While many of Oktoberfesters are putting in hours of celebrating this weekend, others are putting in hours of work.
It's people working long weekends to take care of all sorts of tasks around the festival grounds that make the celebration possible.
While they may go unnoticed, there's no doubt they're an important part of a clean and safe Oktoberfest.
Hundreds of people are flooding the Oktoberfest grounds, but not all of them are here to party.
"I don't get to celebrate. I celebrate watching the people and I think my maintenance crew does too," said Oktoberfest maintenance worker Lester Cottone, one one of eight people who puts in many hours a day emptying hundreds of trash cans.
"About every 15 minutes we get done and go right to them again," said Cottone.
They go through hundreds of bags.
"A box like this we go through about 500 or 600 (boxes)," said Cottone.
And while he doesn't get much recognition, Cottone is proud to serve his community by doing the dirty work.
"Otherwise, there wouldn't be an Oktoberfest," said Cottone.
But Cottone and his crew are not the only ones working on Oktoberfest. A few miles away UW-La Crosse police officers like Dave Pehl are also logging long hours.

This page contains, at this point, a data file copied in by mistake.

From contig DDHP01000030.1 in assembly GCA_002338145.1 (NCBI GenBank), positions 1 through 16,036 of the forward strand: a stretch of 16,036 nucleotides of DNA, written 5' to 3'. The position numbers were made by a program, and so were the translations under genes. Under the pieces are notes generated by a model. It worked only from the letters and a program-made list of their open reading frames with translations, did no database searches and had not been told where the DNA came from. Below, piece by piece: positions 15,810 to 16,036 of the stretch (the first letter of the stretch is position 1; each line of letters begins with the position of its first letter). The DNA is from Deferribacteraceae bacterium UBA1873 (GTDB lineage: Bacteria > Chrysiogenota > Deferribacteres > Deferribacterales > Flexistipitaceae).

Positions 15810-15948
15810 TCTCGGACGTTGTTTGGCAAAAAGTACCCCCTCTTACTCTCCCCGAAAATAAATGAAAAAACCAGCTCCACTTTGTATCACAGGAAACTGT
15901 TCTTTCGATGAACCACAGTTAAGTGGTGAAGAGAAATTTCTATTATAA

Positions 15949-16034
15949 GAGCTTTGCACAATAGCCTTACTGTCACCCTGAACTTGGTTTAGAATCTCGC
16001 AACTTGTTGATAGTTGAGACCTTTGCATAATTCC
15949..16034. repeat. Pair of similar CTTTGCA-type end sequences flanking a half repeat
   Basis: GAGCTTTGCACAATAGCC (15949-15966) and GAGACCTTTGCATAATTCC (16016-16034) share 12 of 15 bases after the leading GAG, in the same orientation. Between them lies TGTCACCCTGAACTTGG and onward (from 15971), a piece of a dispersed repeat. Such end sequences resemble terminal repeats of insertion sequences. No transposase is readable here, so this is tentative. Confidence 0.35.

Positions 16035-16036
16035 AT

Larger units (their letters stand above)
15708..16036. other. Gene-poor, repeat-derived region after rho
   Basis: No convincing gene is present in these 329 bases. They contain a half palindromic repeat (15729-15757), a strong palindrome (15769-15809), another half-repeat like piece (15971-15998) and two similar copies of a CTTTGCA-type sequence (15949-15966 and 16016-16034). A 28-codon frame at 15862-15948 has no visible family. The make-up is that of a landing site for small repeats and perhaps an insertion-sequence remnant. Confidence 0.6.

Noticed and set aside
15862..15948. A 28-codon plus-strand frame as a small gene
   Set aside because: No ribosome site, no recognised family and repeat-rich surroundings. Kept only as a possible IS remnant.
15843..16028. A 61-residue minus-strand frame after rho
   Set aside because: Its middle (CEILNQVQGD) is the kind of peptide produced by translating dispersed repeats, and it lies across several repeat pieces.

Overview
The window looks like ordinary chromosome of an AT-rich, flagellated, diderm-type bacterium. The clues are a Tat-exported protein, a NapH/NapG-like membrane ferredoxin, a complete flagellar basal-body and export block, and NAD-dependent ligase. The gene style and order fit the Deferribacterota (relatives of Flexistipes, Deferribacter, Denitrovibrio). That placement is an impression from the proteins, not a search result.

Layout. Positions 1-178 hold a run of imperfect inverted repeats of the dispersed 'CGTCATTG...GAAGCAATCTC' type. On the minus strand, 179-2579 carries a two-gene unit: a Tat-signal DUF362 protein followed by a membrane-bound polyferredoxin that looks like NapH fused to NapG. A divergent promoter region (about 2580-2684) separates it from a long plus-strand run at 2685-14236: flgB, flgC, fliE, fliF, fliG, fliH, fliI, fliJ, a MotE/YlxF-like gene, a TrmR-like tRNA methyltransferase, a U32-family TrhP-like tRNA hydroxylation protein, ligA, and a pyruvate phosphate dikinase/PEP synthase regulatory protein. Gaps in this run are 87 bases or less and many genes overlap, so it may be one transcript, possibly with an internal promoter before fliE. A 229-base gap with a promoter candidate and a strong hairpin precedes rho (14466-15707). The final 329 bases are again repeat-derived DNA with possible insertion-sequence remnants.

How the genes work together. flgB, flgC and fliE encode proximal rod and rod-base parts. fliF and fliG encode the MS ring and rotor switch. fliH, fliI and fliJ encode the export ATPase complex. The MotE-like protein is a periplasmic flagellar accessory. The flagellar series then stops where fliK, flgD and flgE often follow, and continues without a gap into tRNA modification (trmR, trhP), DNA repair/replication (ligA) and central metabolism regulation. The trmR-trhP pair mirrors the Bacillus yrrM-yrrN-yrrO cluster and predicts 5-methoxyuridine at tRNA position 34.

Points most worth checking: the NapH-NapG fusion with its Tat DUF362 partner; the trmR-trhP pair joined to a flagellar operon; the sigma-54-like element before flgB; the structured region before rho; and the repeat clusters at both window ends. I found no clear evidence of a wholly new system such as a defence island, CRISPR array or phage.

"This weekend I'm working two 12-hour shifts from 7 a.m. until 7 p.m. both Saturday and Sunday," said Pehl.
It's all hands on deck, with three times the normal amount of officers patrolling the campus area.
"I'm missing out on some family functions but this is one of the few weekends that we don't allow vacation requests," said Pehl.
Pehl said he has to enforce the rules, but the goal is to make Oktoberfest a successful celebration.
"I just hope that they have a fun and safe weekend," said Pehl.
The UW-La Crosse Police have also set up a staging by the campus neighborhoods this year.
That way they can issue citations in a controlled setting without drawing a crowd.
At the grounds, a new crew will come in overnight to pick up all the trash that didn't make into Cottone's trash cans and landed on the ground instead.